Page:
If you need more information or are concerned about your social media presence, email us or call us at 512-633-1785 to make an appointment.

Costa Rican Asylum – 10 Things to Know

Costa Rica, a tiny Central American nation nestled between Nicaragua and Panama, is an open and friendly country, with immigration policies to match. We at Walker Gates Vela began investigating Costa Rica’s asylum system in July of 2018, out of desperation to find a safe place for some of our Salvadoran, Honduran, Guatemalan, and Mexican clients whose lives were in danger in their home countries, but whose asylum claims in the USA were denied. What we have discovered is a country that may present a viable option for many of our clients who are facing deportation from the United States because of the harsh and unworkable conditions within the current United States asylum system. If you are facing deportation from the USA but cannot safely return to your home country, here are some of the most important points to know about Costa Rica:

⦁ Costa Rica is generally approving asylum claims based on gang violence, cartel violence, and domestic violence. This is very different than the USA. If you are unsafe in your home country because of gangs, cartels, or a violent partner relationship, you have a good chance of being approved for asylum in Costa Rica.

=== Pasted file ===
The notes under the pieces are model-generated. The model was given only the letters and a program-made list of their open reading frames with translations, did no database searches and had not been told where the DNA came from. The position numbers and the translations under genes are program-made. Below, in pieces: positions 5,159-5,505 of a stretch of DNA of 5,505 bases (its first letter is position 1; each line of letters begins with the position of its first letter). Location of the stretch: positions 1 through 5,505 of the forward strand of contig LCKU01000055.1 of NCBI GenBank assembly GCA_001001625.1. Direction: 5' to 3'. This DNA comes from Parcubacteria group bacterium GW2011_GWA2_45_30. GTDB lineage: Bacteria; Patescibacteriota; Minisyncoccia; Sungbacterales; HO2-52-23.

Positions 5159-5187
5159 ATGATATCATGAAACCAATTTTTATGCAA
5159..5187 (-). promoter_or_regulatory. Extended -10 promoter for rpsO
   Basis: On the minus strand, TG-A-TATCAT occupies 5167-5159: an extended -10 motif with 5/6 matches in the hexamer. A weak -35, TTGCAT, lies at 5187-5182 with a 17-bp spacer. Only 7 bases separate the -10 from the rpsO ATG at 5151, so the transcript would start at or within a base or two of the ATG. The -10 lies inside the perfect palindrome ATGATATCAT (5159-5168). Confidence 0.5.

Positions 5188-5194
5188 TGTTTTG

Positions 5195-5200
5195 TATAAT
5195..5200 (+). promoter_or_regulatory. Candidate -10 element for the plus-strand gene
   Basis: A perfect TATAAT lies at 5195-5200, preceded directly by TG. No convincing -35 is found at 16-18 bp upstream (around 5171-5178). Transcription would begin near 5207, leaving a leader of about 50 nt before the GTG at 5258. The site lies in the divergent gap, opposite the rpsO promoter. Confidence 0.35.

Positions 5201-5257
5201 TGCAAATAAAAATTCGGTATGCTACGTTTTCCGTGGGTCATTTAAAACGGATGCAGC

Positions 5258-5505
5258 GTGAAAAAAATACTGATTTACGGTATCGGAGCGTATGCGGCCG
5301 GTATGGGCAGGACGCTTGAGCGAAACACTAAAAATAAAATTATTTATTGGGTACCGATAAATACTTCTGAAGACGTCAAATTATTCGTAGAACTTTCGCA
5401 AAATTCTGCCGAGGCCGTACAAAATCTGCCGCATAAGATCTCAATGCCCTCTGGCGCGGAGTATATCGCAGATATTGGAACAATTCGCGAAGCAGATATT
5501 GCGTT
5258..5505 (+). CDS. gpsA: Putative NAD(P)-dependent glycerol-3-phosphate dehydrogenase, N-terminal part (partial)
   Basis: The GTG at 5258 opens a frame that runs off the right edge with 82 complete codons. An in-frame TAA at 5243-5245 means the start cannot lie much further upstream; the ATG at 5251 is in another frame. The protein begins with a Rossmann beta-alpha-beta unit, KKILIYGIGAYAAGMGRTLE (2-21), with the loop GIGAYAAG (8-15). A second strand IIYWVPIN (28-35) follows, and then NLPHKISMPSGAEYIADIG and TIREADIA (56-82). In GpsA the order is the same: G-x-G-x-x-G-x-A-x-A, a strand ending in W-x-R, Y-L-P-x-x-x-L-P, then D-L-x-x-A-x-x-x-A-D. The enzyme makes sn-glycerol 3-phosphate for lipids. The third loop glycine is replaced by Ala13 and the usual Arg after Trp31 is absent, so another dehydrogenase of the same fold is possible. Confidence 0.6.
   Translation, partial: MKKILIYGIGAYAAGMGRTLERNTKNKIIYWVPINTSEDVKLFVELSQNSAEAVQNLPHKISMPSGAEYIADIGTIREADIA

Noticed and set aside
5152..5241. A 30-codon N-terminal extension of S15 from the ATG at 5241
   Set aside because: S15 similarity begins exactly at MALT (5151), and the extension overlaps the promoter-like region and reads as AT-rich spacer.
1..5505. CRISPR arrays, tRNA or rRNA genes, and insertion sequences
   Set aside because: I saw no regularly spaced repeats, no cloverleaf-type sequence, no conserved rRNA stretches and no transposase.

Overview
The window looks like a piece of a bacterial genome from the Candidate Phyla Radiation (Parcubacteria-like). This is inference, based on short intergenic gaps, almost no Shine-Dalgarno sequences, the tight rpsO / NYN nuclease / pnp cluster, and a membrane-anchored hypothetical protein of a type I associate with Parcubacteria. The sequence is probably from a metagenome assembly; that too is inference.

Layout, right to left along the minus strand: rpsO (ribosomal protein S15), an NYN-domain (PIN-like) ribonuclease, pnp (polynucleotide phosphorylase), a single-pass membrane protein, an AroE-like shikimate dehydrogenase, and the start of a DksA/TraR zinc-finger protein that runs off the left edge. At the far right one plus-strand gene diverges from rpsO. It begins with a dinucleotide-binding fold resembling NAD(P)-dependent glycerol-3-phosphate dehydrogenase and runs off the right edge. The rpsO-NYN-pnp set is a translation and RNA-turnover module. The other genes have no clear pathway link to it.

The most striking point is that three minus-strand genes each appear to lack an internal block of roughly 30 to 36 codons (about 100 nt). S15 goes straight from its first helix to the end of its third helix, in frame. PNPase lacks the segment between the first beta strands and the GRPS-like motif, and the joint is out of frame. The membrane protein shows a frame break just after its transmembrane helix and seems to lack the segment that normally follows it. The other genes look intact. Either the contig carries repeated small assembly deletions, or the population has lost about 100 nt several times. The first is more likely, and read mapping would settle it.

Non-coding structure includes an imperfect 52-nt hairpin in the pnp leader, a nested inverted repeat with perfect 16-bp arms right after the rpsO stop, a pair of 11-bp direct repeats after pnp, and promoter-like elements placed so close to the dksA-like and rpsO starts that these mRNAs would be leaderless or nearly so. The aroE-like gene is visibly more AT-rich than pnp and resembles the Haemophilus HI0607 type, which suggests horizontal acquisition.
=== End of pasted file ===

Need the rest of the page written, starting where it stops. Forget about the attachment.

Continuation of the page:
⦁ Most people in the world do not need a visa to go to Costa Rica. This means that, if you wish to go to Costa Rica, there is no application to fill out, there is no fee to pay, there is no chance you’ll be disallowed from entering the country in a safe, orderly, and lawful manner. So long as you have a passport from your home country with at least six months of validity, you can just buy a plane ticket and go. The one important exception to this rule is for Nicaraguans, who do need a visa. But for Salvadorans, Hondurans, Guatemalans, Mexicans, Venezuelans, and many others, the doors to Costa Rica are open. Check out the website of the Costa Rican Embassy in the USA to verify whether individuals from your country require a visa to enter Costa Rica. You can access that information ⦁ here.